An extraordinary new Conservative leadership poll acquired by The Post Millennial has shown Erin O’Toole comfortably beating Peter MacKay in the second and third rounds of voting, signalling a dramatic shift in the contest.
The poll was conducted by DesLauriers Public Affairs on behalf of the Erin O’Toole campaign. On the first ballot, the poll shows that the Durham MP has 37 points of the support of Conservative members, trailing behind MacKay’s 41 points. Erin O’Toole, however, leads the popular vote.
Despite MacKay’s lead in points, “O’Toole has a significant edge on undecided [party members] who lean to him.” As a result of this support, O’Toole is expected to win 53 percent of the vote compared to MacKay’s 45 percent on the second and third ballots.
This scenario would make O’Toole the next leader of the Conservative Party.
The polling included 27,632 unique responses from party members and focus groups in every region of the country, making it one of the largest published samples so far in the leadership contest.
“Out of the four candidates in this race, O’Toole has the clearest path to victory given his strong first ballot support and strong second and third ballot support,” said the polling firm.
Despite commentators previously suggesting that MacKay will have a coronation, his election has been deeply damaged by Conservative member’s support for Derek Sloan and Leslyn Lewis. They are expected to support O’Toole in the second or third ballots.
This has made MacKay’s “path to victory difficult.”
The poll claims that MacKay’s support has plummeted notably in recent weeks. In almost every province and territory, MacKay’s popularity has declined. His approval rating in Ontario, in particular, has seen “double-digit negative growth.”
This negative trajectory for MacKay has been ongoing since the start of the campaign. The DesLauriers Public Affairs firm put this down to his popularity being “solely rooted in his strong name recognition.”
During focus groups, the DesLauriers Public Affairs firm found that Conservative members saw MacKay’s campaign as “unprofessional,” a “disaster,” and “embarrassing.”
“Conservatives participating in both our polling and focus group research no longer buy into MacKay’s central campaign theme of electability,” said the firm. “Simply put, after watching the campaign unfold, Conservatives now believe Peter MacKay will lose in a head-to-head matchup with Justin Trudeau.”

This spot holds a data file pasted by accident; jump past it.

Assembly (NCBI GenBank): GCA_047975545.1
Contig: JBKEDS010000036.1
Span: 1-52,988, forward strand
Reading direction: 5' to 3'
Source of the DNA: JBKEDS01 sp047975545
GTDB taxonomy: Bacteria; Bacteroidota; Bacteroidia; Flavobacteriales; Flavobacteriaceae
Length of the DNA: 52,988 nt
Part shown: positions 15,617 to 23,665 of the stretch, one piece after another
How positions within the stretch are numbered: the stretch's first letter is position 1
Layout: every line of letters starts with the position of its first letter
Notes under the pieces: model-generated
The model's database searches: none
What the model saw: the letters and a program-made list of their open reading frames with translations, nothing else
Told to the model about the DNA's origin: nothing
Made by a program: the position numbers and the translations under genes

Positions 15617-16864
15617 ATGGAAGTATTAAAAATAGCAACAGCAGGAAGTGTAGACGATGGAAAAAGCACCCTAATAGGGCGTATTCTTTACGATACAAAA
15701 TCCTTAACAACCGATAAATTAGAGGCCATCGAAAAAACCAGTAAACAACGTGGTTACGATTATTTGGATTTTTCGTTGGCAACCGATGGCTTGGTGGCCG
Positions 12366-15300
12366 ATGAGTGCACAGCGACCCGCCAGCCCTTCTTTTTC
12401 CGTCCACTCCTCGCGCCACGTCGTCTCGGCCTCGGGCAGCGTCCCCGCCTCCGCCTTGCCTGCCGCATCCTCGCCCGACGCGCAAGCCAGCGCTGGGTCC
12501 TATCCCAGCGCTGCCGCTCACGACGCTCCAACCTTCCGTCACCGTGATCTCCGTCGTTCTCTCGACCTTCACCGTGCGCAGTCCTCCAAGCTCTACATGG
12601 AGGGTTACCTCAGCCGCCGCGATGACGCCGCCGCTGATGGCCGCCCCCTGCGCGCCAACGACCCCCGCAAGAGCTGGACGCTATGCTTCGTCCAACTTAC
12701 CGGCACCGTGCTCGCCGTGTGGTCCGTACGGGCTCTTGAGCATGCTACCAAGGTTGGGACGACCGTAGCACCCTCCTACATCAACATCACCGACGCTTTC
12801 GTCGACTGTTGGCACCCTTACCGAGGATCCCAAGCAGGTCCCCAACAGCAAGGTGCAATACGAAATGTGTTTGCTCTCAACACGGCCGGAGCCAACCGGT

There was another bombshell comment in this polling report about the MacKay campaign’s “unsavoury tactics.” DesLauriers Public Affairs firm believes that they have been selling “fraudulent memberships through pre-paid credit cards.”
“We understand another campaign has already brought concerns of the MacKay campaign doing this and have brought evidence to the party to investigate),” they added.
“As noted in previous memos, our original goal was to be within ten points of MacKay at this stage (Week 13) of the campaign,” said the public affairs firm. “Having an actual lead at this stage of the campaign is obviously very positive news.”
When The Post Millennial asked Leslyn Lewis’ campaign for a comment on this polling, her campaign manager Steve Outhouse said that “If this poll was done using the most recent membership list released to all campaigns, then it would not contain any memberships our campaign has sold in the past six week.”
“I don't share internal data, but will say with certainty: This race is far from over, and the outcome is not written in stone, as some would like us to think. Campaigns matter,” he added.
“It shouldn't surprise anyone that Conservative Party members might not agree with the media pundits that this race is already decided. Lots of party members are still making up their mind, and the more people who meet Leslyn, the more we hear that she is a breath of fresh air that the party needs to lead our team into the next election.”
The Erin O’Toole campaign declined The Post Millennial’s request for a comment, saying “we don’t comment on internal campaign documents.”
Peter MacKay failed to respond to The Post Millennial's request for a comment.